Initially, Anderson took a gap year between graduating high school and attending college. She was unsure of what she wanted to study. During that time, she decided she was going to go to art school to become an art teacher because that seemed like the most practical career path. However, she quickly realized she would not excel in that environment. Eventually, she enrolled in a carpentry and sustainable construction program. At the time, that particular program had three females in it. Anderson graduated in two years with a multitude of certificates and on-the-job training experience.
“I found myself in school a lot of the time when I was the only female on a certain project or in the shop during class being the first person to volunteer to do a task,” she smiles. “I knew if I was going to do it wrong, and if I was going to fail, it wasn’t because I saw them [her classmates] do it 16 times beforehand; then I’d be the girl who got up there and failed. I knew everyone in this classroom is afraid to try this because they’ve never done it before, and they’re afraid to fail. If I just get the failing out of the way, then we’re all going to be way better at this.”
In 2018, Anderson signed with Wolverine as part of Team Wolverine under its Project Bootstrap. Originally, the program visited job sites and trade schools, donating work boots to those who build America’s houses, roads and valuable infrastructure. The addition of Team Wolverine is to support individuals that personify the drive, grit and work ethic of those in the trades to help close the skills gap.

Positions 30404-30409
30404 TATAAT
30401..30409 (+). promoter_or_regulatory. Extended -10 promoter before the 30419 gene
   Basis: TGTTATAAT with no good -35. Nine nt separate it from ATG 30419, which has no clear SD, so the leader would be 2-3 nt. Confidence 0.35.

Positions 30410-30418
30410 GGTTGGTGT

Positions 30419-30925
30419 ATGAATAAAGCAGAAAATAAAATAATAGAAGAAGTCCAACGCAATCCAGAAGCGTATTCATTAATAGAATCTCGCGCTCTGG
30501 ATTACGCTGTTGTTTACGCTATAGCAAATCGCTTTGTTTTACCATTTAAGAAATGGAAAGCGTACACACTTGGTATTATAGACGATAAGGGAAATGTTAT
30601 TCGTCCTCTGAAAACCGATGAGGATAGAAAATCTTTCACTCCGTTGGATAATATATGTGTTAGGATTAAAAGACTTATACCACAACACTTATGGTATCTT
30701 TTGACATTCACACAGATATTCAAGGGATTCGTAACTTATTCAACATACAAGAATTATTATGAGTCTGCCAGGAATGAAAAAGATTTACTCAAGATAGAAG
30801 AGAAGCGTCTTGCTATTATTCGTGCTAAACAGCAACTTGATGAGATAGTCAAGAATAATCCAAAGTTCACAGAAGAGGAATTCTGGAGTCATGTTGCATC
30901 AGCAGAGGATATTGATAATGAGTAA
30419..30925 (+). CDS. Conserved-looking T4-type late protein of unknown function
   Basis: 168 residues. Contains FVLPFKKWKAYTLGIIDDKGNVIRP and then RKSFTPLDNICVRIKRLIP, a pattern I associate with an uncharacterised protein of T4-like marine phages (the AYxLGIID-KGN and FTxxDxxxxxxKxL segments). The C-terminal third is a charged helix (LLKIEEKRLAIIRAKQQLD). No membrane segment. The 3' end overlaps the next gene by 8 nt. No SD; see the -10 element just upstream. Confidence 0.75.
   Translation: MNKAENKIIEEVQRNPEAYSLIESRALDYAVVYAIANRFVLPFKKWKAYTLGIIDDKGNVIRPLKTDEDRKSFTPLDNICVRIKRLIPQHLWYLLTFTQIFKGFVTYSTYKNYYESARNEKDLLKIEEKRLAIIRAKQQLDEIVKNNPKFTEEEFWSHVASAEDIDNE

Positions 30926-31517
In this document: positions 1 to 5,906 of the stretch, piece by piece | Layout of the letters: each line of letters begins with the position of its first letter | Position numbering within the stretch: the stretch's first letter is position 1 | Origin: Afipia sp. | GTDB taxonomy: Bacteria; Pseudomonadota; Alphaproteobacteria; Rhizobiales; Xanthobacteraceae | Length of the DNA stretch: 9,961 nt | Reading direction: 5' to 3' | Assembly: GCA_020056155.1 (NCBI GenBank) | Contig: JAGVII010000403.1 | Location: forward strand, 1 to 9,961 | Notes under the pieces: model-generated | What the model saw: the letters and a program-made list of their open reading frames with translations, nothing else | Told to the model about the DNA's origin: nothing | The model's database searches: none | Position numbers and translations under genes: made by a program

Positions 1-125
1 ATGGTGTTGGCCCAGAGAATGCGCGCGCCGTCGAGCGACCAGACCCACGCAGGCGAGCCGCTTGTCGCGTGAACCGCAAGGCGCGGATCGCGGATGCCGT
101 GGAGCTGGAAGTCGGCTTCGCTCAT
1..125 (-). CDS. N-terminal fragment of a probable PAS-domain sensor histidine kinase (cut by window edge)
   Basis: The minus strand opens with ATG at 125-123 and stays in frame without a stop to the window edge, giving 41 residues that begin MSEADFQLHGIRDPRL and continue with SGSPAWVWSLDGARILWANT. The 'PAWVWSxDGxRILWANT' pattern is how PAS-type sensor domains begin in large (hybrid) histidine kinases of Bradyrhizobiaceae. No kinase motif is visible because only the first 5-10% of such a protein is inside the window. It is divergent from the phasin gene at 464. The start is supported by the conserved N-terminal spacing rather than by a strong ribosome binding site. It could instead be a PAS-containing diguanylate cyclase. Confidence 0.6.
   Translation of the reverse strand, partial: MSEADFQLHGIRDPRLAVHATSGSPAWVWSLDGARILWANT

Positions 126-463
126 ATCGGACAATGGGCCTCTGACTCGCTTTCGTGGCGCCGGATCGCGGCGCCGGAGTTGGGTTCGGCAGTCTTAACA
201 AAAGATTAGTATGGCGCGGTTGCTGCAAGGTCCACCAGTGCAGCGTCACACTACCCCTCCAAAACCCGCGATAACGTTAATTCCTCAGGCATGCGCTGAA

Although more women are entering the trade skill workforce, it is still often a challenge being the only woman in the room. Anderson continuously works on evolving her confidence. “I find myself in my head forgiving myself a lot of the time for being female and being in my position,” she humbly shares. “I’m like ‘you know, it’s okay that I’m the only me in the shop today. I just have to be okay with it.’” She is reconditioning her mindset from the notion that she has to know everything about the current project she’s working on to accepting that it’s ok if she doesn’t know everything.
As Anderson’s initiatives continuously gain traction, she shares three essential steps for young women looking to transition into the trades:
Be flexible. Always be ready to divert from the plan but also understand that that’s okay. Harping over what should have happened will not propel you forward.
Ask questions. It’s ok not to know something. At some point, everyone starts from square one. The more you know, the easier it will be to learn the trade.
Prepare for the failure. Everyone fails at least once. It’s inevitable. Learning how to pick yourself up and move forward is critical for success.
“My goal,” Anderson concludes, “is to keep generations that are following me from having to bear this trailblazer title. I just want to make sure that I make enough and take up enough room in any place that I can right now so that the girls following me don’t have to feel like they have the spotlight on them all the time. I want more tradeswomen to feel comfortable and to not think twice about being who they are and being able to hold these positions.”